There’s something that every music composer / producer starting on working with games notice: it’s a completely different skill. Besides composing for a linear and synced image, you have to start thinking about how your music can adapt to the players action and gameplay. It’s a different way of creating, and a new mindset.
One of the techniques that can enhance and easy the job is the vertical layering composition. And to explain how it works, who better than Winifred Phillips (a great game music composer, and writer of the book “A Composer’s Guide to Game Music“). She is writing a series of three posts on her blog at GamaSutra, explaining the better practices for arranging music for dynamic systems in games.
The first two of three posts are already out, and after read them, I wanted to bring you some of the insights and their links, so you could read them too.
In the first post, Winifred starts discussing what is arrangement, in a simple and easy way:
When we talk about music, we often discuss the “melody” and the “accompaniment.” The melody typically occupies the forefront of our attention, while the accompaniment supplies a chord structure and a series of musical events that embellish and support the foreground content. Both melody and accompaniment are expressed by musical instruments chosen to compliment each other when combined, or contrast with each other in the most desirable way. While the underlying melody and chord structure of a piece of music can be considered the essential skeleton of the piece, the creativity with which these structural elements are expressed by musical instruments is the true flesh-and-blood of the composition. This creative expression of music through musical instrumentation is known as the arrangement.
Then starts to explain about vertical layering and the arranging techniques that best suite it, always referring to her work in the LitteBigPlanet game series.
So, first, let’s see what she says about vertical layering:
In a vertical layering music system, the music is not captured in a single audio recording. Instead, several audio recordings play in sync with one other. Each layer of musical sound features unique content. Each of the layers represents a certain percentage of the entire musical composition. Played all together, we hear the full mix embodying the entire musical composition. Played separately, we hear submixes that are still satisfying and entertaining for their own sake. The music system can play all the layers either together or separately, or can combine the layers into different sets that represent a portion of the whole mix.
When implemented into gameplay, layers are often activated when the player moves into a new area. This helps the music to feel responsive to the player’s actions. The music seems to acknowledge the player’s progress throughout the game. It’s important to think about the way in which individual layers may be activated, and the functions that the layers may be called upon to serve during the course of the game.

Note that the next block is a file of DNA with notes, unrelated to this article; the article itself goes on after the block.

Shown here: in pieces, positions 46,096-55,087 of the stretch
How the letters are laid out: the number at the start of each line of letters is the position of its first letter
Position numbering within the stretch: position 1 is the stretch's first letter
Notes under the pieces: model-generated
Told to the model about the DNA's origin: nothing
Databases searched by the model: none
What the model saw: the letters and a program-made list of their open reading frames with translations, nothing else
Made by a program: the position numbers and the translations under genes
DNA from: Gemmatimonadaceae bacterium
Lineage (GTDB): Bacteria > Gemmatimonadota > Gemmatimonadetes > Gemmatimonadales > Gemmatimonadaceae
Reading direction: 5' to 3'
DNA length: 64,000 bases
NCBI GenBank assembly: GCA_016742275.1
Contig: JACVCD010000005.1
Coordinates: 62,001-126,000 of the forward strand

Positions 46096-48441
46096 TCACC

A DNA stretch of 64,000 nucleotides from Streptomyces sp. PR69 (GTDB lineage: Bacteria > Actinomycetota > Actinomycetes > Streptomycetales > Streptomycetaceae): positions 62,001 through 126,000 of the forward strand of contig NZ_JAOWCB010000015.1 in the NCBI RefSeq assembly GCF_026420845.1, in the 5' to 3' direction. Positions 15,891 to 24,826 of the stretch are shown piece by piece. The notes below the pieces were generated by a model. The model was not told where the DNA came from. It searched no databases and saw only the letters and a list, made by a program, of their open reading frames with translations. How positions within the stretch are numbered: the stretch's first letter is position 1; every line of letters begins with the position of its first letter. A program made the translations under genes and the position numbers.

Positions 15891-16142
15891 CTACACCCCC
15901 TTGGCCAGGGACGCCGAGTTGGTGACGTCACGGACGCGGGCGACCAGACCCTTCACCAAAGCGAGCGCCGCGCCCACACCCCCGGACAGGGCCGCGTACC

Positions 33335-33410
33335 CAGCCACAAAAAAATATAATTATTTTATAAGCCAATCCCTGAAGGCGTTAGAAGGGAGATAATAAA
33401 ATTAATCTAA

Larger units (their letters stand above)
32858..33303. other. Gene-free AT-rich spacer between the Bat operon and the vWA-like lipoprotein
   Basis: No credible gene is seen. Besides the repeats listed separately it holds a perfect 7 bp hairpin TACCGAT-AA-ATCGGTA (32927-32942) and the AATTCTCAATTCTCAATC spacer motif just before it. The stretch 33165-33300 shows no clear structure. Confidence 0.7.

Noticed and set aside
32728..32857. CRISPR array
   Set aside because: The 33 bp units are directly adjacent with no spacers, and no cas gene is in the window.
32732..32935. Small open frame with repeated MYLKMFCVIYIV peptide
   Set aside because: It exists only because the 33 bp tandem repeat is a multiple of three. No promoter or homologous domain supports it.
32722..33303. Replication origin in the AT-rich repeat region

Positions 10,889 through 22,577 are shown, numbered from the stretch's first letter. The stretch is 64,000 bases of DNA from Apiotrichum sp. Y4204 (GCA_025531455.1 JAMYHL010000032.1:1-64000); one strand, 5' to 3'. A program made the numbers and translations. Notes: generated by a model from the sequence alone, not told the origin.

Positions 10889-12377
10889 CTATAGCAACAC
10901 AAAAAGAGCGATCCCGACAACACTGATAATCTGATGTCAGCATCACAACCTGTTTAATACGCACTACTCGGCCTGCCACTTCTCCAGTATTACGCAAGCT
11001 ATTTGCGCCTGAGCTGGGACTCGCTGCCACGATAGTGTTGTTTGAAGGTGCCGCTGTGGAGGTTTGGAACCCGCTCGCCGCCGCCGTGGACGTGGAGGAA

If you are a mixing engineer, you are probably familiar with creating stems for your projects. In vertical layering you create arrangement steams that can be used together or not (getting toggled on/off by the game’s system), so you create a sensation of movement and ever-changing music on the player.
This video that Phillips’ shared on the original post gives us a nice idea on how this actually works when someone is playing a game
As you can see, the layers work in all different combinations, and also by themselves. It’s a pretty interesting technique that can make a song sound and feel different depending on the layers that are playing, giving the game the possibility of having an evolving and ever-changing soundtrack.
After, she starts to discuss the relationship between the fundamentals of arrangement (what are the most effective os ineffective techniques), vertical layering, and the melody of a song. Things like step-wise movement (the art of structuring a succession of notes so that they flow from one to another with an impression of natural progression), instrumental motion, frequency range isolation, doubling, etc.
In the second post of the series, she starts to talk about the countermelody, and how to make it work by itself, not depending on the main melody:
A countermelody is a second melody playing simultaneously with the main melodic line. Usually, the countermelody is perceived as subordinate to the foreground melody of the composition, but when we give it lots of love and attention, the countermelody can be as memorable and pleasing as the main melody of the piece. Not only does this make the overall composition stronger, but it works beautifully with the Vertical Layering construct of the LittleBigPlanet dynamic music system. When we create a countermelody for an interactive track, it’s always best for us to keep in mind that this melody should be strong enough to stand on its own… because it may have to do just that.
She also makes the same correlation between the countermelody and the most/less effective arrangement techniques techniques when using vertical layering: polythematic / polyrhythmic motion (music structured around multiple melodies/the juxtaposition of two contrasting time signatures), polyphonic motion, the baseline countermelody, antiphonal style ( the melodic structure in which a melody is split into phrases: one of these phrases creates a questioning tension, while the subsequent phrase releases that tension with a sense of welcome resolve), etc.
As you can see, both posts are extremely interesting and helpful for those who compose and produce soundtracks for games. It’s a must read, bookmark, and understand each and every concept of them.
Waiting for the final post of the series. As soon as it’s out, I’ll post it here.
Hope you enjoyed it! 🙂
Mauricio Ruiz – www.mauricioruiz.me